Art & Design Magazine

Invisible Art at the Hayward Gallery Delights Critics

By Periscope @periscopepost
Invisible: Art of the Unseen

Invisible: Art of the Unseen Photocredit: Hayward Gallery

The background

The Hayward Gallery in London has opened a show, Invisible: Art about the Unseen, with 50 “invisible” works of art, including works by Andy Warhol, Yoko Ono and Yves Klein, reported The Independent.  There’s an “empty plinth that Warhol once stood on,” for example; the artist Tom Friedman has asked a witch to curse a particular patch of air. It costs £8 a head.

The show is a meditative oasis

Frankly, said Laura Mclean-Ferris on The Independent, whilst wondering whether she should put her hand through the supposedly cursed air patch, it wasn’t  worth a “showdown” between her and the air. She thought the whole thing “refreshing and timely”, being a “meditative oasis” away from everything. It’s both “historical and contemporary.” It shows that we need to engage with art to gain its magic.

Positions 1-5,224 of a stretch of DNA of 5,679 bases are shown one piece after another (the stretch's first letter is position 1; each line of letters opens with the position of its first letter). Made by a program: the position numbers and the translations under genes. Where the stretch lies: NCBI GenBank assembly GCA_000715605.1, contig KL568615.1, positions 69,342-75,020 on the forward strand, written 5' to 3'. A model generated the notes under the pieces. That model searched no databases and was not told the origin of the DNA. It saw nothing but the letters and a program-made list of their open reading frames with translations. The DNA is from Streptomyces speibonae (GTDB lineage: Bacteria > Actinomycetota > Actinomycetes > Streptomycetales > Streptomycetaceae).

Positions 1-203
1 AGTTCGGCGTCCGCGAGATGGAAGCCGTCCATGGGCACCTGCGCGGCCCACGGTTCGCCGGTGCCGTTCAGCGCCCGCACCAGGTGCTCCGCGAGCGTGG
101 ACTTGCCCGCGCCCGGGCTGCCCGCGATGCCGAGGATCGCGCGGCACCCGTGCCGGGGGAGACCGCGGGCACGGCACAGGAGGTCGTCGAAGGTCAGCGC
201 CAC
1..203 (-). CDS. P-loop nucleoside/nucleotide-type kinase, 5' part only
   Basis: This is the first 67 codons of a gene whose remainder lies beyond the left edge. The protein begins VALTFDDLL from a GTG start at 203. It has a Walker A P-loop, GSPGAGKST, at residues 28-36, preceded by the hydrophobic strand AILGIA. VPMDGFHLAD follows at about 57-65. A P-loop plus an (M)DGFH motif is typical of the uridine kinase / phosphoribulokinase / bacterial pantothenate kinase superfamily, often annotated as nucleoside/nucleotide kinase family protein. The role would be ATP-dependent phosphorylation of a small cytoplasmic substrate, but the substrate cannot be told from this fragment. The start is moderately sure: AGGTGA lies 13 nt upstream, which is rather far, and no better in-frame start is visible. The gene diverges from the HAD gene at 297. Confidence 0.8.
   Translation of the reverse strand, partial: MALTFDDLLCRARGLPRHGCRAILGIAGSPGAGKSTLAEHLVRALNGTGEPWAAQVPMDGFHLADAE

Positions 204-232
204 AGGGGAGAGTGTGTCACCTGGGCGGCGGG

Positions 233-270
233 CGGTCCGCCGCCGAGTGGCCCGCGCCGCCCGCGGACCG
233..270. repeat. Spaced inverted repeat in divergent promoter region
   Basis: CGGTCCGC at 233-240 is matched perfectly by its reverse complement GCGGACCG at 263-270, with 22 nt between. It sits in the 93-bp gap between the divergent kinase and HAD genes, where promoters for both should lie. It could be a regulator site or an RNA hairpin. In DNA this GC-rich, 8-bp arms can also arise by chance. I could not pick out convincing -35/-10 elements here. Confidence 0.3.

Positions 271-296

The show is profound

Jonathan Jones in The Guardian said that there were some very scary pieces, particularly The Ghost of James Lee Byars, which requires nothing more than its title and “a darkened room.” Though the show is about nothing, it succeeds “because it is in on the joke.” It’s “a seriously brilliant jest,” a “genuine history of art.” He got all Platonic, too, suggesting that all the visible word is, is “a veil concealing truth.”

The catalogue’s better

Richard Dorment on The Telegraph said it was “fascinating.” The artists use invisibility in many ways – such as Maurizio Cattelan, who reported that an invisible artwork had been stolen to the police, and exhibits their “solemn” response. It certainly gives you a lot to think about, but he enjoyed “reading the punchy catalogue” more than the “show itself.”

There’s lots to appreciate

Agata Gadka on The Upcoming said that the show made you question what art was. It’s basically what people say is art – even if you can’t see it. The show combines humor and horror; it’s “sophisticated and demanding”, but there’s a lot to “appreciate.”

Writing about Invisible show at Hayward. Tempted to post blank white page in response to ‘invisible art’ but suppose will have to use words

— Sue Hubbard (@Sue_writer) June 14, 2012

Back to Featured Articles on Logo Paperblog